Latest Edu-Reads

Education Week has a big new report on reading instruction. For example, here’s Liana Loewus on how reading is really being taught in schools:

Our new survey showed that 75 percent of teachers working with early readers teach three-cueing, an approach that tells students to take a guess when they come to a word they don’t know by using context, picture, and other clues, with only some attention to the letters.

Similarly, more than a quarter of teachers said they tell emerging readers that the first thing they should do when they come to a word they don’t know while reading is look at the pictures—even before they try to sound it out.

And Sarah Schwartz looks at the evidence behind and, in many cases, missing from popular reading programs.

Bellwether has a new deck out this week on rural schooling in America.

Dale Chu has an interesting look at the intersection of finance, choice, and accountability reforms in Indiana.

David Kirp writes, “The goal is not to lure high-schoolers into college with zero tuition, it’s to assure that those who do enroll graduate.”

James Shuls wants to ask what people mean when they say charter schools should be held to the “same standards” as traditional public schools.

As I warned earlier this week, we should be careful about ascribing Mississippi’s rising NAEP scores to any one thing. Here’s Todd Collins on Mississippi’s student retention policies.

Finally, this Matt Barnum and Gabrielle LeMarr LeMee Chalkbeat piece on is a must-read. It’s sparking a lot of debate over whether it’s better to share information that might not be perfect, or whether imperfect information will inevitably lead to imperfect decisions.

I don’t have a particular dog in that fight. I respect GreatSchools’ incredible reach–43 million annual site visitors!–and think the organization deserves praise for attempting to improve their ratings over time. The remaining flaws in their rankings–they’re still highly correlated with student demographic factors–are often true in other rating systems as well. Moreover, I’d much rather have a free rating system that’s open to all (and which is working to improve and reach all audiences) than no information at all. GreatSchools is waaaay better than relying on word-of-mouth or other snap judgments of the “best” schools in a neighborhood. We’ve seen what that looks like, even in today’s world, and it isn’t pretty.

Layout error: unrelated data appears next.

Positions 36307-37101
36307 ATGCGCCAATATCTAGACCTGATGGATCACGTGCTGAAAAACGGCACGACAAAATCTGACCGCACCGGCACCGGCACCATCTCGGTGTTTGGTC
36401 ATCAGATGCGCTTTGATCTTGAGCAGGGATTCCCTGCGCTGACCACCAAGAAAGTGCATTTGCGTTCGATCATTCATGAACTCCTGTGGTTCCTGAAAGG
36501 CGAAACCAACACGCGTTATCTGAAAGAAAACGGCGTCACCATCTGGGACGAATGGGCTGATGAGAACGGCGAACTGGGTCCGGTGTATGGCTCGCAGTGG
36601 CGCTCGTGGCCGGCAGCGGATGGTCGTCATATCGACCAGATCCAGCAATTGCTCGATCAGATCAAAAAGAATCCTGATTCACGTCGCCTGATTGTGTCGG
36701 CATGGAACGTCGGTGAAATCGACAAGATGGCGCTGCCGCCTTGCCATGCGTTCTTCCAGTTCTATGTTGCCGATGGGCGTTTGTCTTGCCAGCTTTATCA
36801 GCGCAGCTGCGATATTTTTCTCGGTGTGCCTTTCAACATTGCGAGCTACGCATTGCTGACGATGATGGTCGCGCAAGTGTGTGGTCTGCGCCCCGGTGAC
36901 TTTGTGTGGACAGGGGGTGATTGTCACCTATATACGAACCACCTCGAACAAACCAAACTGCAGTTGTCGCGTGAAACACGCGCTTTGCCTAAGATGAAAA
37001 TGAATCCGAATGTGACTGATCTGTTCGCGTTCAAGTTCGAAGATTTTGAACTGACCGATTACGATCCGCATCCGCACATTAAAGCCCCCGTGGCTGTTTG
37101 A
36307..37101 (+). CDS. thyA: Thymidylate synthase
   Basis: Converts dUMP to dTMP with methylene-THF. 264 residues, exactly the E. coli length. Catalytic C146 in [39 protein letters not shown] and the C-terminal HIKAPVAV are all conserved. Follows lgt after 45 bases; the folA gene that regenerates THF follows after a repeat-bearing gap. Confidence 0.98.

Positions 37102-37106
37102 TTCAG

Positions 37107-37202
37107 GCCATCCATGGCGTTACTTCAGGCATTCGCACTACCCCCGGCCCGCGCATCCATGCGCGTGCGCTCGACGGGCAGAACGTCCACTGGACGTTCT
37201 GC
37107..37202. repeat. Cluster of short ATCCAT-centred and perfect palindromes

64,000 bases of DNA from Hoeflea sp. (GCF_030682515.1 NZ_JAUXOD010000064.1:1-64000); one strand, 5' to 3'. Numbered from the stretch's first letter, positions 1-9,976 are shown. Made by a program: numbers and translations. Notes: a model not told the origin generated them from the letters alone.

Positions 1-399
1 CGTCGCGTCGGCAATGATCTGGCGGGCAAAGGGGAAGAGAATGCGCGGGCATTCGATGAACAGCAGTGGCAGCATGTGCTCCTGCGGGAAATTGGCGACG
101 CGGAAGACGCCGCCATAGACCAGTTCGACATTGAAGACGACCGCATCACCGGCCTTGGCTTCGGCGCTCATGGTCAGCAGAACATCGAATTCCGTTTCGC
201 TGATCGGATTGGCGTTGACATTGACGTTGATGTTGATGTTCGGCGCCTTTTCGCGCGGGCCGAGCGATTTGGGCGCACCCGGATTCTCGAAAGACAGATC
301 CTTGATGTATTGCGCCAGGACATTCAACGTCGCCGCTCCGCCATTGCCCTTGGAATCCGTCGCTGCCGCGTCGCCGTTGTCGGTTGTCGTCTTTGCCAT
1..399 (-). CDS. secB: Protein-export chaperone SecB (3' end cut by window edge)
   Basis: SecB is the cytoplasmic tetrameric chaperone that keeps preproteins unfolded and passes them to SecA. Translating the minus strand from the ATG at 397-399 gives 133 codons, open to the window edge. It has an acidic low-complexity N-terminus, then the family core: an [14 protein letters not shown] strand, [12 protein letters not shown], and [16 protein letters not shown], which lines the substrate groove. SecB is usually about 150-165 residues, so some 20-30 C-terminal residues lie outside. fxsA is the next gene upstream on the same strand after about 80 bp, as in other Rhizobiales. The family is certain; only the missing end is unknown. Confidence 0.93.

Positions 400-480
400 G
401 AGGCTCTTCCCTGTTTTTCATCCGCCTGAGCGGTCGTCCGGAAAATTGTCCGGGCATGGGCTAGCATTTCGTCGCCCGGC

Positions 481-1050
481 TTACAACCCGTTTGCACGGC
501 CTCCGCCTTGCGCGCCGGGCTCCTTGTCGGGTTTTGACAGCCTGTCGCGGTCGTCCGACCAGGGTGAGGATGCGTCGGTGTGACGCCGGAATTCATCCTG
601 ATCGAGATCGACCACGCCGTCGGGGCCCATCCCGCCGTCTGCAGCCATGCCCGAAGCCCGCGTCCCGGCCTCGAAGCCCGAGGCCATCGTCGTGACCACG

–Guest post by Chad Aldeman

Latest Edu-Reads

Six years ago, California shifted its school funding approach from categorical funding targeted to specific programs and populations, to a flexible approach granting districts significant autonomy in how they served English learners, youth in foster care, and students from low-income households. A new state audit concludes, “In general, we determined that the State’s approach… has not ensured that funding is benefiting students as intended.”

California is also considering making FAFSA completion a high school graduation requirement.

Senator Kamala Harris is introducing a bill this week to help expand before- and after-school programs at 500 low-income schools. Other candidates have similar proposals, but it’s a good idea to address a real need for working parents.

Aaron Churchill looks at Ohio’s progress compared to its long-term goals. So far, the state is mostly meeting its goals in English language arts, but it’s already behind in math, and it’s rate of growth will need to pick up markedly to meet its long-term goals.

This new study by Briana Ballis and Katelyn Heath found HUGE negative effects of special education enrollment targets in Texas. But Matt Barnum has an important caution about how to interpret those results:

But Ballis and Heath identify another potential cause. Texas policy at the time allowed students with disabilities to graduate high school without having passed an exit exam. That meant losing a special education label also raised the bar for earning a high school diploma. And since since finishing high school is a precondition to college enrollment, higher graduation standards could affect college enrollment, too.